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24 October 2017

The Guardian: Transitional Brexit deal must be agreed this year, City warns government

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The City of London has warned that businesses will start activating Brexit contingency plans unless there is a transitional deal by the end of 2017, as Philip Hammond tried to calm fears that a final agreement may not be reached for another year.

Catherine McGuinness, the most senior policy official at the City of London Corporation – the local authority for the Square Mile – told the chancellor on Wednesday that time was running out a deal to ease the UK’s exit from the EU.

In a letter to Hammond before next month’s budget, McGuinness said the UK was facing a “historically defining moment” and warned that the timetable for business to prepare for transition was “tightening very rapidly”.

“We must have agreement with the EU on transition before the end of 2017,” she added.

Hammond was unable to guarantee that there would be any substantial progress on transitional arrangements with the EU by Christmas, a key demand of five major business lobby groups earlier this week.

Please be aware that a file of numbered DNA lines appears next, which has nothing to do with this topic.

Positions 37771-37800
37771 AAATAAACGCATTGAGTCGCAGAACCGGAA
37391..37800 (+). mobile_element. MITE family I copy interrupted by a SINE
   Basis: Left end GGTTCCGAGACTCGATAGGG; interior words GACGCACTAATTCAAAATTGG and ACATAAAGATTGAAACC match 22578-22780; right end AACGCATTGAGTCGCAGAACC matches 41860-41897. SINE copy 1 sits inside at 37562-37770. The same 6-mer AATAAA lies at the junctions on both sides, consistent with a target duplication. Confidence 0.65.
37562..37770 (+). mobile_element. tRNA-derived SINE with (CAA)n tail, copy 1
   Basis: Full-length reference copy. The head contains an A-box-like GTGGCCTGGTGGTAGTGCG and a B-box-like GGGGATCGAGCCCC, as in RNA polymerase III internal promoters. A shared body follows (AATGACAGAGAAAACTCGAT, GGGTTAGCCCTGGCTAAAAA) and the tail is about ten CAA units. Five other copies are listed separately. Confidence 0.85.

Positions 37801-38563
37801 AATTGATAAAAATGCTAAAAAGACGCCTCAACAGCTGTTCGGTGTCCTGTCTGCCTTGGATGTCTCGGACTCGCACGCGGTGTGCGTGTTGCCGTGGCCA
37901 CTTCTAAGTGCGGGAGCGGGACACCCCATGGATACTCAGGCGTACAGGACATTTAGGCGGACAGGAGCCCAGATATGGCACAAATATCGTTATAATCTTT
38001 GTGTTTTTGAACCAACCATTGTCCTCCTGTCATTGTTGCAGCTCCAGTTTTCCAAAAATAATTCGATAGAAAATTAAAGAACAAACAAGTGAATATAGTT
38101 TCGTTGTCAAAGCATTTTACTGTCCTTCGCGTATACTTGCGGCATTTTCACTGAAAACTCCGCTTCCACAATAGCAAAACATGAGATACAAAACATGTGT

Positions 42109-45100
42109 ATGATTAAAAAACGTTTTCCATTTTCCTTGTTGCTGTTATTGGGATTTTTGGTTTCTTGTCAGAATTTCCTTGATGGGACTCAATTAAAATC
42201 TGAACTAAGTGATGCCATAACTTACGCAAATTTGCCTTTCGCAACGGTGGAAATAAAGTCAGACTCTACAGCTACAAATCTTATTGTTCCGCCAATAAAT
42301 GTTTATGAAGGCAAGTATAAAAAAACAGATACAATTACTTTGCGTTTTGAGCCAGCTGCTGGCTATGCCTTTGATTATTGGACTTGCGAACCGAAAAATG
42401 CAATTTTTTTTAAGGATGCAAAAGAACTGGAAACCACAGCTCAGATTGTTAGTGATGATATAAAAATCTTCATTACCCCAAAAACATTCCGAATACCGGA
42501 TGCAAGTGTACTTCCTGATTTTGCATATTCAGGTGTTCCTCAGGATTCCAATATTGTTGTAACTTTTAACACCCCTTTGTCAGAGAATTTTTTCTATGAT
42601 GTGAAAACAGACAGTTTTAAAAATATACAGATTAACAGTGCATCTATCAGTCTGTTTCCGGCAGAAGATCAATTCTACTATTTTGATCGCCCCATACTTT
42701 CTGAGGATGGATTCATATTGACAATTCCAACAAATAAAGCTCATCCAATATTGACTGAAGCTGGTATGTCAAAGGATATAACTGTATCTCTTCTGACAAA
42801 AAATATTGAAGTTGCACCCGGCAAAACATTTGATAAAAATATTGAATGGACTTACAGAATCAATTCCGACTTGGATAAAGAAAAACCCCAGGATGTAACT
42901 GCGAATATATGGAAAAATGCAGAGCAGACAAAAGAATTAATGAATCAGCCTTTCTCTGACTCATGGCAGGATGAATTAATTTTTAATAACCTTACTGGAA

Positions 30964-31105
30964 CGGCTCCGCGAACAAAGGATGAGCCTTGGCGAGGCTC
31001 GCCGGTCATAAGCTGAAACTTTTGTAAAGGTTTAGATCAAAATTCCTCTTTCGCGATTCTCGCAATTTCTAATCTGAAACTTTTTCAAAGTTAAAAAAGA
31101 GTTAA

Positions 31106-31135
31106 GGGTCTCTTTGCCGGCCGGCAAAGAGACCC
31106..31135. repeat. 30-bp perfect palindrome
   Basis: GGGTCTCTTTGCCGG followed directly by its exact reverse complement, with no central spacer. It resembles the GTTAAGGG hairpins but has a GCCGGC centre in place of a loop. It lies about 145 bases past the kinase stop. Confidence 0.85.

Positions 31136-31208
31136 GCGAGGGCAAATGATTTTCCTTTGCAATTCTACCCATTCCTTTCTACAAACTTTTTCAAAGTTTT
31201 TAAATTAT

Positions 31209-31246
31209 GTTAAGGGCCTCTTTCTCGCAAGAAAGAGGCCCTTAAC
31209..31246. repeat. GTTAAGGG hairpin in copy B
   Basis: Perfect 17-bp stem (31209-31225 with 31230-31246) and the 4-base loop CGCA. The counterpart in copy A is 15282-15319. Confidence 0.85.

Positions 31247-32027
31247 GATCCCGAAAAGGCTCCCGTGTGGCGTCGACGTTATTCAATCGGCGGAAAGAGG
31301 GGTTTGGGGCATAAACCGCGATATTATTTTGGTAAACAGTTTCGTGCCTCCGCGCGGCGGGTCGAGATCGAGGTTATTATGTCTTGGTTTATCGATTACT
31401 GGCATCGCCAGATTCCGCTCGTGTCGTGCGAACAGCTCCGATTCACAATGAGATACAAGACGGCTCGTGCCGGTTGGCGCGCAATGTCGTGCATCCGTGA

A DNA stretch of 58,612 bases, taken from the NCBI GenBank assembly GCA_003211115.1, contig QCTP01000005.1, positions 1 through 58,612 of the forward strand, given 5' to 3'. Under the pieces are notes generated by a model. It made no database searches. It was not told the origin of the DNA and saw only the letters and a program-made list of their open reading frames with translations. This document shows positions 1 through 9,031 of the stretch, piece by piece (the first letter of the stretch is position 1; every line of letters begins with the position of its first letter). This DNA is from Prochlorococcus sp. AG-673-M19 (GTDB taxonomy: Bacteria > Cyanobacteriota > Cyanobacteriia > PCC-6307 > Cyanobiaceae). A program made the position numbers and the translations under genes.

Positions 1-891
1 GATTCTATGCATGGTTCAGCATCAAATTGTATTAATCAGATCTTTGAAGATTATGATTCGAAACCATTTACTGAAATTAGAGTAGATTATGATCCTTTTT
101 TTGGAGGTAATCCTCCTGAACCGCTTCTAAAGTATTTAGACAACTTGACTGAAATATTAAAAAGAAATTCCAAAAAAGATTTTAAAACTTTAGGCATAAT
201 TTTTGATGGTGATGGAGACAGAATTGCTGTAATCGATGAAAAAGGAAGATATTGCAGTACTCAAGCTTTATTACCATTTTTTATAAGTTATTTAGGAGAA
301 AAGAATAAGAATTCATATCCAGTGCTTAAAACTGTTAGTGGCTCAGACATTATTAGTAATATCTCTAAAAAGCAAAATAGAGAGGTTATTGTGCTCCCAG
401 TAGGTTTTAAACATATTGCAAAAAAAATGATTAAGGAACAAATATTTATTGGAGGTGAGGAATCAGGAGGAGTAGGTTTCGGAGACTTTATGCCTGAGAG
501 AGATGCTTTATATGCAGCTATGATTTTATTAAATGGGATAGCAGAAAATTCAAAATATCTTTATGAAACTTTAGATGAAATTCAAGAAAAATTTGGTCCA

But he moved to reassure businesses that the UK was seeking to pin down some principles of the Brexit transition period as soon as possible, after Theresa May signalled that signing off the final arrangements could take another year.

The prime minister delighted Eurosceptics when she told the Commons on Monday that there would be no transitional deal until the UK had settled its final relationship with the EU, which would not happen until next summer at the earliest and possibly not at all.

However, Hammond struck a different tone 24 hours later, saying the matter of settling the transition period was “urgent and pressing” for businesses.

“Whilst we are preparing for all outcomes in our negotiations, the government’s objective is to reach a deal. As part of that deal, we want to agree an implementation period during which businesses and governments can prepare for the new relationship and we want to agree the principles of that period as soon as possible,” he said.

“Last week at the European council, the 27 agreed to start internal preparatory discussions on guidelines in relation to an implementation period. Together with broad support for the idea in parliament, this should give British businesses confidence we are going to provide them with the certainty they require.”

The City of London Corporation added its warning on Wednesday in McGuinness’s letter to the chancellor. She said some businesses were already activating contingency plans and more would do so without more substance from the UK and EU on the length and nature of a transitional period to smooth the path to a future relationship after Brexit in March 2019. [...]

Full article on The Guardian

City of London Corporation letter to the Chancellor of the Exchequer

© The Guardian

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